| Moshe Yaalon |
Kiryat Haim, Israel
Moshe Yaalon (b. June 24, 1950) is a former General in the Israeli military. He was appointed Chief of Staff on July 9, 2002, and served in that position until June 1, 2005, during which time he led the army’s suppression of the al-Aqsa Intifada launched in September 2000. He is currently a fellow at the Washington Institute for Near East Policy.
Head of Military Intelligence
According to Tanya Reinhart, Yaalon opposed a number of senior intelligence officials who supported the Oslo peace process during his tenure as head of the Aman military intelligence organisation:
- But gradually, such voices were silenced. A dominant figure emerging during these years is Major-General Moshe Ya’alon, who is also known for his connections with the settlers. As head of the military intelligence – Am’an – between 1995 and 1998, Ya’alon confronted the chief of staff, Amnon Shahak, and has consolidated the anti-Oslo line which now dominates the military intelligence view.
Charges of War Crimes
He currently faces a class action lawsuit brought against him by the Center for Constitutional Rights on behalf of the survivors of the Qana Massacre in 1996, which he oversaw. He had already participated in two earlier invasions of Lebanon, and latter on he went on to command the Israeli forces in the Israeli occupied West Bank.
In late 2006, Ya'alon was in New Zealand on a private fund-raising trip organised by the Jewish National Fund. An Auckland District Court Judge issued a warrant for his arrest for alleged war crimes arising from his role in the 2002 assassination of Hamas leader Salah Shahadeh in Gaza City, in which at least 14 Palestinian civilians were killed, saying that New Zealand had an obligation to uphold the Geneva Convention. The Attorney-General of New Zealand, Michael Cullen, overruled the warrant after advice from the Crown Law office that there was insufficient evidence.
Ya'alon's public pronouncements have been controversial. On August 27, 2002, he told Ha'aretz, "The Palestinian threat harbours cancer-like attributes that have to be severed. There are all kinds of solutions to cancer. Some say it's necessary to amputate organs but at the moment I am applying chemotherapy." *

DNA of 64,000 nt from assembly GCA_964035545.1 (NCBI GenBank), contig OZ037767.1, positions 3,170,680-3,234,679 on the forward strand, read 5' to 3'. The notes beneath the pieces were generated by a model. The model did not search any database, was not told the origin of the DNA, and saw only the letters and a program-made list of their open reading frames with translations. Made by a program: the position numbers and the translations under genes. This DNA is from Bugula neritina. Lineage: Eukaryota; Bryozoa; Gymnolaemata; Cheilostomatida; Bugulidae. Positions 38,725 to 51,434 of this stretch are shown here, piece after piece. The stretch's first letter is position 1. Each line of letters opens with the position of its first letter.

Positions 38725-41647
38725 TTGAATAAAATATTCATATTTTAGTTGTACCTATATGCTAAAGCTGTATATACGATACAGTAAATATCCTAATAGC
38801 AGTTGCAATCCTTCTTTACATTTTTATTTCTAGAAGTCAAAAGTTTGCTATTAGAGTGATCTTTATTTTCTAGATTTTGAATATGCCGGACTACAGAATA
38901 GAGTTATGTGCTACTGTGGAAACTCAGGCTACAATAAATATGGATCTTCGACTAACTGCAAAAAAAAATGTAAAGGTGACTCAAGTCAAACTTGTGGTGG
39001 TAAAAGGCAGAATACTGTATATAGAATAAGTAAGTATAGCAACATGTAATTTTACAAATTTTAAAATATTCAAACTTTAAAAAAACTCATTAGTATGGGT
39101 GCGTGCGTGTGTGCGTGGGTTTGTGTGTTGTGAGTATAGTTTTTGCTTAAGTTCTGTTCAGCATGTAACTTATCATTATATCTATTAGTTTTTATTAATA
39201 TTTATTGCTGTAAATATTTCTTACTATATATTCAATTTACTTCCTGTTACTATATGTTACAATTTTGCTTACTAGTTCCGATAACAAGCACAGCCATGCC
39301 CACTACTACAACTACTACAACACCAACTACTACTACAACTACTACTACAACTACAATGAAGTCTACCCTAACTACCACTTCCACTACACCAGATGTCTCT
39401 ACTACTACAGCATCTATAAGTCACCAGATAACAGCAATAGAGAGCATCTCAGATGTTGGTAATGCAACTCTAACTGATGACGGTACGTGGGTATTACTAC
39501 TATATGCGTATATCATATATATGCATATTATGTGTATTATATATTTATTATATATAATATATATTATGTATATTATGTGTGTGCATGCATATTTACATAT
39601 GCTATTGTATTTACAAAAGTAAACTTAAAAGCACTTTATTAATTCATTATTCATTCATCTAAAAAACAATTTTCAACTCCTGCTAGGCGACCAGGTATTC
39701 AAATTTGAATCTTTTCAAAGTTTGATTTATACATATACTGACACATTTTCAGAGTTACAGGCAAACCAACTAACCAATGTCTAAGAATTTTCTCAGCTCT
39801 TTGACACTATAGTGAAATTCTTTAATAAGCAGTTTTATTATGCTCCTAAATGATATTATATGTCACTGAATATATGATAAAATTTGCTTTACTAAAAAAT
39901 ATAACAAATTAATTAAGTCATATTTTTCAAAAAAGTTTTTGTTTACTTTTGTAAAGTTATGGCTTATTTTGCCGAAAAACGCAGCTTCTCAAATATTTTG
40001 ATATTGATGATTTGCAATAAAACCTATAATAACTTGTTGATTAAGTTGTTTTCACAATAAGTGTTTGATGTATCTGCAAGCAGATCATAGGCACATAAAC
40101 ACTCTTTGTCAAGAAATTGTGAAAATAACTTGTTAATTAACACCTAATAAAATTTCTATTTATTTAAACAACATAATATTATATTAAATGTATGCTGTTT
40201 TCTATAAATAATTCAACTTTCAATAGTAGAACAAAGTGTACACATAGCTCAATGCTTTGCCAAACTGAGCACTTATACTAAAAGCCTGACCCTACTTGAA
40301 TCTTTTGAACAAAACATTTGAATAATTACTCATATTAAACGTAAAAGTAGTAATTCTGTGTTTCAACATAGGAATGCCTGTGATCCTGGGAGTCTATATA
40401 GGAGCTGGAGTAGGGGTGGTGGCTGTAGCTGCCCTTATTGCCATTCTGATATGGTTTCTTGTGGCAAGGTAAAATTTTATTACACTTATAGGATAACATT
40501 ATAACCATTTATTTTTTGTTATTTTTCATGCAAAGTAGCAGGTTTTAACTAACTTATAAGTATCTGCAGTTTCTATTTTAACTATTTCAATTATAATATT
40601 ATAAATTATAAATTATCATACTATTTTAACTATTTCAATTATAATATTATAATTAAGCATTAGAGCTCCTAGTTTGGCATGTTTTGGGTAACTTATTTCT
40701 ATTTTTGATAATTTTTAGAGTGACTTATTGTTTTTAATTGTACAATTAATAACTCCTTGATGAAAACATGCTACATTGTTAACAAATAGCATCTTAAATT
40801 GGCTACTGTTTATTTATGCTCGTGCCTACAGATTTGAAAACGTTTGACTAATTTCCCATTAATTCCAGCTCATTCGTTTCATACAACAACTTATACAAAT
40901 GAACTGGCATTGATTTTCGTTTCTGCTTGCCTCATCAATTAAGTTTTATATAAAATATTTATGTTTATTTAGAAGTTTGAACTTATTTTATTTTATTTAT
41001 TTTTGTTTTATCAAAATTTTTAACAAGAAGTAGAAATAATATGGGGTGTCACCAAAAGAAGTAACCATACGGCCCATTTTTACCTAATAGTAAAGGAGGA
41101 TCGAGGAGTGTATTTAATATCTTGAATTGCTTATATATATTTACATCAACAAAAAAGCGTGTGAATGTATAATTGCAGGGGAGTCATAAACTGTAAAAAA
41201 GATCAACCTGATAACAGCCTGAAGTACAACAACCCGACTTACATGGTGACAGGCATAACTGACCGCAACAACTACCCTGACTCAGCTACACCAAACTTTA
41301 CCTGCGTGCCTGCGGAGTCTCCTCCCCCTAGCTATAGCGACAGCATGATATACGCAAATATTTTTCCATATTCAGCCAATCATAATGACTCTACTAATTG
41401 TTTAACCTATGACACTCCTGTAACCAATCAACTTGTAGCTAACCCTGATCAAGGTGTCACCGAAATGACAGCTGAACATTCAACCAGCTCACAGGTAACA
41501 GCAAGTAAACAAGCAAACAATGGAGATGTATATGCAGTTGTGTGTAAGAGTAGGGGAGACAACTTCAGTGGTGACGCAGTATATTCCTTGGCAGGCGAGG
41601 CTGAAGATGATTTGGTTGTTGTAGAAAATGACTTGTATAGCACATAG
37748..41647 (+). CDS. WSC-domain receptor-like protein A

Despite his hawkishness, Ya'alon's tenure was cut short when his aggressive deputy Aluf Dan Halutz started showing promise as an even more hawkish alternative. In February 2005, Defense Minister Shaul Mofaz made the controversial decision not to prolong Ya'alon's service as Chief of Staff for another year. This marked the climax of tensions between Mofaz and Ya'alon, which had arisen partly through Ya'alon's objection to the Israel's unilateral disengagement from the Gaza Strip. Ya'alon 37 year service in the Israeli military ended on June 1, 2005.
- Adelson Institute for Strategic Studies at the Shalem Center Institute for International and Middle East Studies. - Distinguished Fellow
- Washington Institute for Near East Policy - Fellow
- Committee on the Present Danger
- Biography from Israeli Ministry of Foreign Affairs
- The IDF and the Israeli Spirit, essay in Azure magazine.
- Tanya Reinhart, Israel: The Military in Charge?, OpenDemocracy, 24 May 2002.
- Government overrules war-crimes arrest order, New Zealand Herald, December 3, 2006.
- Ex-Israeli army chief praises NZ for wiping arrest warrant, New Zealand Herald, December 3, 2006.
- Ari Shavit, "The enemy within" (part 1), Ha'aretz, August 27, 2002
- Ari Shavit, "The enemy within" (continued), Ha'aretz, August 27, 2002